Identifying Wilfred Owen

Wilfred Owen was a WW1 poet who wrote poems to show those back in England what trench warfare was really like. He wrote his poems to give the soldiers a voice and used a variety of techniques that make his poems widely recognisable.

Owen’s early poems have strong full rhyme whereas later on he develops into using half para-rhymes. In addition to this he uses consonance, for example in ‘The Last Laugh’ he uses “Dad” & “Dead” and “grinned” & “groaned”. This links the two lines but without the regularity of a full rhyme. Owen’s poetry is sometimes written in a form close to a sonnet, the Elizabethan sonnet rhyme scheme is ‘ababcdcdefefgg’ whereas in ‘How to Die’ Owen writes with this rhyme scheme: ‘ababcdcdefefghgh’. As sonnets are poems to argue then the reason for Owen’s poetry could be seen in a number of ways. It could be argued that because of Owen’s sonnet-like poems he could be arguing on behalf of the voiceless soldiers. However it could also be said that because his poetry isn’t in the form of a perfect sonnet that he is against arguing and conflict and thus against war, a major theme in his works.

Owen also uses onomatopoeic alliteration to create noise, in ‘Arms and the Boy’ the sound of bullets is created in the phrase “blind, blunt bullet-leads” and the sound of rifles being shot is represented by the “rifles’ rapid rattle” in ‘Anthem for Doomed Youth’. The noise reflects the sheer noise of constant shelling and gunshot, one of the primary reasons for shellshock. The punctuation is used to create pauses in his poetry. Owen famously said that the poetry is in the pity and that the pity is in the punctuation; he pities the subjects of his poetry, feeling sorrow, sympathy, compassion and a strong desire to help and alleviate the suffering that the soldiers have to endure.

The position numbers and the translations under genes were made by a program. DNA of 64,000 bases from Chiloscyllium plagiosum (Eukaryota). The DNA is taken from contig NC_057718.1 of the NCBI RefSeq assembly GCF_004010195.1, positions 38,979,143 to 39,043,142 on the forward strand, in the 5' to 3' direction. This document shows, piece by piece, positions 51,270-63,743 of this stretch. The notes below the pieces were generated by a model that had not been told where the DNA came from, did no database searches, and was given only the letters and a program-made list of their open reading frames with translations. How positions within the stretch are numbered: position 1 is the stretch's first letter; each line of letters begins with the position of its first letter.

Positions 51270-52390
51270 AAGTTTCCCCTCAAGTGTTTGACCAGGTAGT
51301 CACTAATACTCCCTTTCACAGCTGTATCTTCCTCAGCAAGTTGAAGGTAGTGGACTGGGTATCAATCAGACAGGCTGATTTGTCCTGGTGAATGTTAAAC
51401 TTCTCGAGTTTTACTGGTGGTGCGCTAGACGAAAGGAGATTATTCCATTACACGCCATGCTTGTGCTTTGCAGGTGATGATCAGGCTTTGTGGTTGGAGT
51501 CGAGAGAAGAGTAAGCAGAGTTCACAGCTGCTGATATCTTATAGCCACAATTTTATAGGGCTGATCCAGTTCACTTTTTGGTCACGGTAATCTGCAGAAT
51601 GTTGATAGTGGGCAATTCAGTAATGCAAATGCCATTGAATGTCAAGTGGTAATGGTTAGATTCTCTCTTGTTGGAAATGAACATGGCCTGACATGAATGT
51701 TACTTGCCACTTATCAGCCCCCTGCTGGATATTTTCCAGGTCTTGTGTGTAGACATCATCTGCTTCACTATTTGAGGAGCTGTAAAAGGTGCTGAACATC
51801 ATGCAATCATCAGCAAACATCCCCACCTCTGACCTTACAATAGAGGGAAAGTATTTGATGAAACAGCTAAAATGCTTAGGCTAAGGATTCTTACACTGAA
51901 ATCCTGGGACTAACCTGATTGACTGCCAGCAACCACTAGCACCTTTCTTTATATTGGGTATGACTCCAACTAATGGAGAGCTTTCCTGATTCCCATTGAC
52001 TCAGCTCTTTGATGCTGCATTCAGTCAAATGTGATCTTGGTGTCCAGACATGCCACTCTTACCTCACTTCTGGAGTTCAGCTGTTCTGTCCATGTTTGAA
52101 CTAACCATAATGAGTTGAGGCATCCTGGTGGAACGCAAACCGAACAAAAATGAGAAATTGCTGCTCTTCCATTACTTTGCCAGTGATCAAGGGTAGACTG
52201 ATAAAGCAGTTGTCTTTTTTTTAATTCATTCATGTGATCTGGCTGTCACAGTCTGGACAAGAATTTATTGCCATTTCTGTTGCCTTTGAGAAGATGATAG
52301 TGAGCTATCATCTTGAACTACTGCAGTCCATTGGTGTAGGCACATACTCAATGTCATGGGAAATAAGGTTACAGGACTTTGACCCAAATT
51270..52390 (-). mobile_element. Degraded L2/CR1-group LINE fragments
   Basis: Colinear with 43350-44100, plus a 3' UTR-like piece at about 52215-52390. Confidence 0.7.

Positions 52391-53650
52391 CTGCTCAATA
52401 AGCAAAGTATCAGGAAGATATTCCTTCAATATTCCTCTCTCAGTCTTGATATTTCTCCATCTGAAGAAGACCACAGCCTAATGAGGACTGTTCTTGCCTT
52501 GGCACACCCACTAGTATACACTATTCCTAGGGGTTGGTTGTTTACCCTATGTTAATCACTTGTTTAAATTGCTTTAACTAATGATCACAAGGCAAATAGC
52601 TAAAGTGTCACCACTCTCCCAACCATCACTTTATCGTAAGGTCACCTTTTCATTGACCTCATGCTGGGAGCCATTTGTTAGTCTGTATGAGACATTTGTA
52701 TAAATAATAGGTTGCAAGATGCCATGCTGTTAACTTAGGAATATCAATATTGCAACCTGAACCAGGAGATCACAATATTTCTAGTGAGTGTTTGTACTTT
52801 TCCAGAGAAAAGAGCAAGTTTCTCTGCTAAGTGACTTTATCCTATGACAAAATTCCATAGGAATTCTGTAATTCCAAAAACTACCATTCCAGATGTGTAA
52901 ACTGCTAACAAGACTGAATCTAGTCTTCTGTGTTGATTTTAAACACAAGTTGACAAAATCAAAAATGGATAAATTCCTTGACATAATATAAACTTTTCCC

Thanks for reading,

Jack

Advertisements

Leave a Reply

Fill in your details below or click an icon to log in:

WordPress.com Logo

You are commenting using your WordPress.com account. Log Out /  Change )

Google photo

You are commenting using your Google account. Log Out /  Change )

Twitter picture

You are commenting using your Twitter account. Log Out /  Change )

Facebook photo

You are commenting using your Facebook account. Log Out /  Change )

Connecting to %s